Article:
[20] Karl Blau, ‘Fallin’ Rain’


Before we start, a word on Brexit and Trump.

Not really. More pertinent questions: what’s a single? What is this? Who are we?

A single is a single, and we’re going to make the best of it. It’s also an ‘impact’ track these days, and pretty much any song that’s even marginally promoted outside the confines of its album. Look, these are confusing times.

This is a blog that’s been running since November 2005. Admittedly, it’s running rather sporadically now, but if I’m going to go through my favourite songs of the year, it’s still the best place.

We are me and my three daughters. Junior (J1) who’s 11 and has been doing this since she was flapping her babygro arms to Kanye West all those years ago; Junior 2 (J2) who’s eight and massively into Top Of The Pops 1982, smuggling Dexys and Haircut 100 CDs up to her room; and Junior 3 (J3) who’s six and opinionated.

Finally, Karl Blau is a honey-toned C&W geezer from the Pacific Northwest who, after years on the circuit, released the wry Introducing Karl Blau this year, a collection of covers that’s the best of 2016, pipping good old Dexys’ mind-bogglingly loose selection of ‘Irish and Country Soul’. They both did the Bee Gees’ ‘To Love Somebody’ but Blau wins there too by the length of a Hammond organ. This wildly extended version of Link Wray’s ‘Fallin’ Rain’ uses gently tinkling piano to evoke the raindrops and Blau’s own gentle commitment to convey the woes of the world. He’s a Nashville Isaac Hayes.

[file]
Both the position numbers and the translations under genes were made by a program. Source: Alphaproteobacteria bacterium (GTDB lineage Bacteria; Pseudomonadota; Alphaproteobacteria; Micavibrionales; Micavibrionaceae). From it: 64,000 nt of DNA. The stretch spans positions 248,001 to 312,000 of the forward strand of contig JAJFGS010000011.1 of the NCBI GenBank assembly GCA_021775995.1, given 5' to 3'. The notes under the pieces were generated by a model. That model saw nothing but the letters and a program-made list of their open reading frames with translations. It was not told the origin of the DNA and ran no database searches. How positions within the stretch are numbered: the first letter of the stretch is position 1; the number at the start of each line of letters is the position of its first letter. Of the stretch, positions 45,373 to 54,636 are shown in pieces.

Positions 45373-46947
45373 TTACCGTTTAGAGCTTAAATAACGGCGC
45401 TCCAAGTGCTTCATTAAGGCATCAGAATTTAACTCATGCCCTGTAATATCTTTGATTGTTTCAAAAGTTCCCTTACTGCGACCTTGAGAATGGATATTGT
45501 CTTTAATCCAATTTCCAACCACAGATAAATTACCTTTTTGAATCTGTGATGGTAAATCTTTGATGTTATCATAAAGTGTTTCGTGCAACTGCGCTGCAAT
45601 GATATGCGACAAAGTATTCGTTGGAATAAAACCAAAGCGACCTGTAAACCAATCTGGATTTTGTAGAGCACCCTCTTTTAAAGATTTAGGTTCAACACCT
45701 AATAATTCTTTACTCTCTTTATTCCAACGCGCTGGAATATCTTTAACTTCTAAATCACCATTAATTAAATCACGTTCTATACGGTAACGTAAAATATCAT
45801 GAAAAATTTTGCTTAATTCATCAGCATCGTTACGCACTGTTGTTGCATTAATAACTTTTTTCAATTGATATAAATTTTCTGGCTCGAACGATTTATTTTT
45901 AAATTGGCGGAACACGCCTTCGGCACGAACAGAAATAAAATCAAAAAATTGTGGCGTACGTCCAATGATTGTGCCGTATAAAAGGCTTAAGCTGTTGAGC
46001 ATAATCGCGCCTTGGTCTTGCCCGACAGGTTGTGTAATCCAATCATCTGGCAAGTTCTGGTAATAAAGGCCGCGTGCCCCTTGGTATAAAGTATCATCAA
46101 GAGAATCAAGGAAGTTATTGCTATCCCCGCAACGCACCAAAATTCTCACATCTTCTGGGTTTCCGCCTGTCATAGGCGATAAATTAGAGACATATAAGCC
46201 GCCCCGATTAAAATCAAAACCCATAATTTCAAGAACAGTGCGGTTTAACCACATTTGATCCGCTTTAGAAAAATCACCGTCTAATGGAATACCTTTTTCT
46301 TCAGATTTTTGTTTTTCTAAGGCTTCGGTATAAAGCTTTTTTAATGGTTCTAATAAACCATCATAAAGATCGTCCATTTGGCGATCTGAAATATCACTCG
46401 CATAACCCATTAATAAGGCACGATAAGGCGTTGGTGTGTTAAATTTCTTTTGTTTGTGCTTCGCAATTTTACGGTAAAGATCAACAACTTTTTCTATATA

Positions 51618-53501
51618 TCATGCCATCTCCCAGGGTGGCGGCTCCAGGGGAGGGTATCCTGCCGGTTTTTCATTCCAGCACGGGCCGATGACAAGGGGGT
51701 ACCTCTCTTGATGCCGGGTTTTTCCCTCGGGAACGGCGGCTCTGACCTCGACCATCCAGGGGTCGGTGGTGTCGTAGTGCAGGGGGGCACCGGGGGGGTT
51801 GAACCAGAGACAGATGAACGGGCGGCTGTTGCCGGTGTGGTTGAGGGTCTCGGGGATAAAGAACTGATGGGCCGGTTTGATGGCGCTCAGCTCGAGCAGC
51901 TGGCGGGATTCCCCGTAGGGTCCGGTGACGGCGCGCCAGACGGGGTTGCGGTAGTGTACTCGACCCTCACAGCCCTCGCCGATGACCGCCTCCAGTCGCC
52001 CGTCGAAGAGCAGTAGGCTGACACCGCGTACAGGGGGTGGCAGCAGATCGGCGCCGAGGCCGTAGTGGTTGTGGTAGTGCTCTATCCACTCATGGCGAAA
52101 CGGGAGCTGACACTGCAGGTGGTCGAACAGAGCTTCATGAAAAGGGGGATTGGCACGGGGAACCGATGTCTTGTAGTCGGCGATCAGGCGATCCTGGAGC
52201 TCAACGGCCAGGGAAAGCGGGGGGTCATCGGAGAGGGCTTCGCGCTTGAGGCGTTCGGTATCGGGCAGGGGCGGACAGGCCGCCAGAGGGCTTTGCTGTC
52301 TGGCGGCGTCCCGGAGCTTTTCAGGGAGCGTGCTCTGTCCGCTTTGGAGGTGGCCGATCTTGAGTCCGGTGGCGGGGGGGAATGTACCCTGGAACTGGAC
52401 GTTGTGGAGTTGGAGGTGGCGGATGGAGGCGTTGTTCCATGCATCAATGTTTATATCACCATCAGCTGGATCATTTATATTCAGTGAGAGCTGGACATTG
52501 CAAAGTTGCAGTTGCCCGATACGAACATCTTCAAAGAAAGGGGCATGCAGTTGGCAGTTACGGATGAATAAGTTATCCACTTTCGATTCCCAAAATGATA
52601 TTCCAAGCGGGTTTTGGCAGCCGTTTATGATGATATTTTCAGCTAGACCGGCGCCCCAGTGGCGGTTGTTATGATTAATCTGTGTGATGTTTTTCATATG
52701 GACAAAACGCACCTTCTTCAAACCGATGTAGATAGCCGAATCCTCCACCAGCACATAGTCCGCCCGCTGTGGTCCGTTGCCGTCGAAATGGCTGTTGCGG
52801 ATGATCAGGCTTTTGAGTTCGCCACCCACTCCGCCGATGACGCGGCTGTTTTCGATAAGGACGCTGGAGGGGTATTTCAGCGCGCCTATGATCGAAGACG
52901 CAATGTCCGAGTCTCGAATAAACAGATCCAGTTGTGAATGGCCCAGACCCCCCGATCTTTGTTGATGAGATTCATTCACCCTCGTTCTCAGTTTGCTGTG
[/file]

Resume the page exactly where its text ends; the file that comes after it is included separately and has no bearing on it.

Over to our panel: J2 is measuring angles on her mum’s macbook, J1 is watching her. J3 is bouncing a cuddly tiger on my head.

J1: “It’s all right.”
J3: “It’s bad.” She pops on her headphones and goes to play the little Yamaha keyboard on the rug.

[4] Haircut 100, ‘Love Plus One’

When people talk about “perfect pop” they usually mean clever-clever, arch stuff that doesn’t appeal to The Kids. Like most of my favourite records. ‘Love Plus One’ was a huge hit, not too clever but with a stylish conceit, and is pristine perfect pop in practically every way.

They were clearly a bunch of talented lads, possibly backed up by a little too much jazz education, and for a year had the punters eating out of their hands. Four singles, four Top Ten hits – this, ‘Favourite Shirts’, ‘Fantastic Day’ and ‘Nobody’s Fool’ (No.21 on this chart, made-up-fact fans) – and *puff* they were gone. Well, not so much “puff” as, “Here, Mr Heyward, have this large sum of money to embark on a pleasant but hardly George Michael-troubling solo career”. Pity.

I won a Haircut 100 poster at Great Yarmouth Fair – I think I managed to shoot a teddy bear or something – but only three of the band were on it. Portentous, I’m sure. Just a minute ago I did a Google search for their names and found that the band have reformed, or are at least thinking of it, Heyward reckoning the old “magic” would still be there…

Junior will watch with interest, anyway. She was swept off her grubby feet by this one, throwing shapes, even singing along with the “ai, ai, ai, ai”s. Maybe her favourite since ZZ Top. What an odd demographic she inhabits.